Back in mid-July, I wrote on InvestorPlace that it looked like shares of beaten up pharmacy retailer CVS (NYSE:CVS) were ready to breakout higher. The headwinds, which had plunged shares into dirt-cheap territory, were going to ease going forward, meaning that there was no reason for the dirt-cheap valuation to stick around.
Fast forward four months. CVS stock has risen 25% — to the S&P 500‘s 3% gain over that same stretch — thanks to exactly that. Headwinds have eased and have been replaced by tailwinds. The numbers and narrative have improved. Investors are realizing CVS stock shouldn’t be this cheap. So they are gobbling up shares in bulk, and CVS stock is flying higher.
The most recent update here is that CVS reported very strong third quarter numbers in early November that were much better-than-expected on all fronts. All of the businesses are growing, profitability is improving, and the balance sheet is being cleaned up. The outlook is also getting brighter.
The implication from this earnings report is that at just 10-times forward earnings, CVS stock isn’t priced for the company to be on such a roll. This discrepancy means that CVS stock should continue to outperform for the foreseeable future.
CVS Is Marching Higher
If the third quarter print confirmed anything, it is that CVS is on a roll thanks to new growth initiatives.
Taking a step back, the big picture here is that CVS is a specialty pharmacy retailer that once co-existed with the likes of Walgreens (NASDAQ:WBA), Rite Aid (NYSE:RAD), and others in the specialty pharmacy world. Then, more players moved more aggressively into the space, including Amazon (NASDAQ:AMZN), Walmart (NYSE:WMT), Target (NYSE:TGT), and a slew of online pharmacies. This competition surge created traffic and margin headwinds for CVS, and CVS revenues, profits, and stock price have consequently all sunk over the past few years.
The writing was on the wall. CVS needed to differentiate itself in order to survive the competition surge in the specialty pharmacy retail world.
That’s exactly what they did, and the Q3 numbers imply that these new initiatives are working. CVS acquired Aetna, and has since leveraged that acquisition to launch HealthHUB concept stores, which are focused on personalized and localized healthcare services. These HealthHUB stores performed exceptionally well in Q3.
At the same time, CVS has doubled down on MinuteClinic services, and success of these services is a key reason why the company’s retail business continues to tick higher. New programs like Maintenance Choice are driving materially positive revenue and profit gains in the pharmacy segment as well.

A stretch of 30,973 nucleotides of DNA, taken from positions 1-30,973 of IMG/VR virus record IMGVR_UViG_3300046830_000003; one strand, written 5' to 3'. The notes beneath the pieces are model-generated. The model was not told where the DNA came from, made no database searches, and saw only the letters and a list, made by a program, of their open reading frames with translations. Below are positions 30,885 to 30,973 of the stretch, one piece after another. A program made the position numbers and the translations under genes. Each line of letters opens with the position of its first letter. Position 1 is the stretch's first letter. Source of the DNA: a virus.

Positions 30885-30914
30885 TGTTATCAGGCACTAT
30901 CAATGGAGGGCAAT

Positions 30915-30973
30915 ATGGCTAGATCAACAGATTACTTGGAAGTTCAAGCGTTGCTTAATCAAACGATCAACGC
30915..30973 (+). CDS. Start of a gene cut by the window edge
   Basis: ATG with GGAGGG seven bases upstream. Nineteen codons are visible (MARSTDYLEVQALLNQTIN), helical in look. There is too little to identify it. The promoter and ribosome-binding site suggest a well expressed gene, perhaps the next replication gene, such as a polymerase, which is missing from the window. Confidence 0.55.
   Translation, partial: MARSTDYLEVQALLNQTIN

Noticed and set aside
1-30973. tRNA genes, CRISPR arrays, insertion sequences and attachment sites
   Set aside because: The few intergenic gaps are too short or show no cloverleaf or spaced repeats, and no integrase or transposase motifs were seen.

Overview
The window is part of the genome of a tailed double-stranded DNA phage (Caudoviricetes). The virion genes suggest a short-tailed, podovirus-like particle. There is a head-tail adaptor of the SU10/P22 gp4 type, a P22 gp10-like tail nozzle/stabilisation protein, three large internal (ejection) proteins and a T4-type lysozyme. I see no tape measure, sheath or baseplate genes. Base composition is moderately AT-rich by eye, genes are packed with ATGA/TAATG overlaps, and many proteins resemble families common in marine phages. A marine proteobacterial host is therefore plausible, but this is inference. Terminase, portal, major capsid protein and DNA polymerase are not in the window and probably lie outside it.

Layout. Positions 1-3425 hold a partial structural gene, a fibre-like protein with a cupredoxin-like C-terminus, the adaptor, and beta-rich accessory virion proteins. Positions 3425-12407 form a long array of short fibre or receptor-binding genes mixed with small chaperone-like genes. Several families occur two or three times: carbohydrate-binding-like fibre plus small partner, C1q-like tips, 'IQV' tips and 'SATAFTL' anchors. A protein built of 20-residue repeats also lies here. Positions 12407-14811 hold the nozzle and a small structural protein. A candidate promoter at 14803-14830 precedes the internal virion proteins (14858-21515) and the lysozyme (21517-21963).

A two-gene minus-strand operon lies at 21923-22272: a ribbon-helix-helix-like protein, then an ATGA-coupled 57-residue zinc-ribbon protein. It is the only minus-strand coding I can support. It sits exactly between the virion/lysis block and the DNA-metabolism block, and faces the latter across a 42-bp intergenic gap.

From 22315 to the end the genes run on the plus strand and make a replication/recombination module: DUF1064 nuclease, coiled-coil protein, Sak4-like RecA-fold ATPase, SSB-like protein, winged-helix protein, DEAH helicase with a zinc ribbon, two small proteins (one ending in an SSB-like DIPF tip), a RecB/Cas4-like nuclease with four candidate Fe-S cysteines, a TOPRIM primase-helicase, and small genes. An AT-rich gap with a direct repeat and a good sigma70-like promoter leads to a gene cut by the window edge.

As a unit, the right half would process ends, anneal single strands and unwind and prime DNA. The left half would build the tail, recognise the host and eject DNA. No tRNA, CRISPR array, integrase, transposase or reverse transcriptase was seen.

The whole CVS growth narrative is perking up thanks to new growth initiatives, which have successfully differentiated CVS from the pack in the specialty pharma retail world. Importantly, this differentiation paves the path for the CVS growth trajectory to continue to improve over the next few years.
Shares Remain Unreasonably Cheap
Given that the CVS growth trajectory projects to keep improving thanks to successful differentiation, CVS stock is unreasonably cheap at current levels.
Just look at the multiples:
- Forward P/E: 10
- 5-Year average forward P/E: 13
- Sector average forward P/E: 14
- Market average forward P/E: 17
- Consumer discretionary sector average forward P/E: 21
In other words, relative to its historical self, CVS stock is trading at a 20%-plus discount today. Relative to peer stocks across various other industries, the stock is trading a discount of anywhere between 30% and 50%.
That’s just too cheap for CVS stock. At one point in time, this discount was warranted given the bleak growth prospects. But, the growth prospects today are starting to perk up thanks to successful differentiation of the business model through HealthHub, MinuteClinics, Maintenance Choice, and more. The balance sheet is also being deleveraged, so there remains little reason why shares should be so cheap.
The implication? Shares won’t remain this cheap for long. So long as CVS stays on a roll, the multiple underlying CVS stock will continue to expand, and this consistent expansion will keep CVS stock on a healthy uptrend.
Bottom Line on CVS Stock
I loved CVS stock back in July when it was down around $50. I still like CVS stock up here around $70. Shares remain too cheap given the company’s improving growth prospects. This favorable discrepancy will keep CVS stock on a solid uptrend for the foreseeable future.
As of this writing, Luke Lango was long CVS and WMT.
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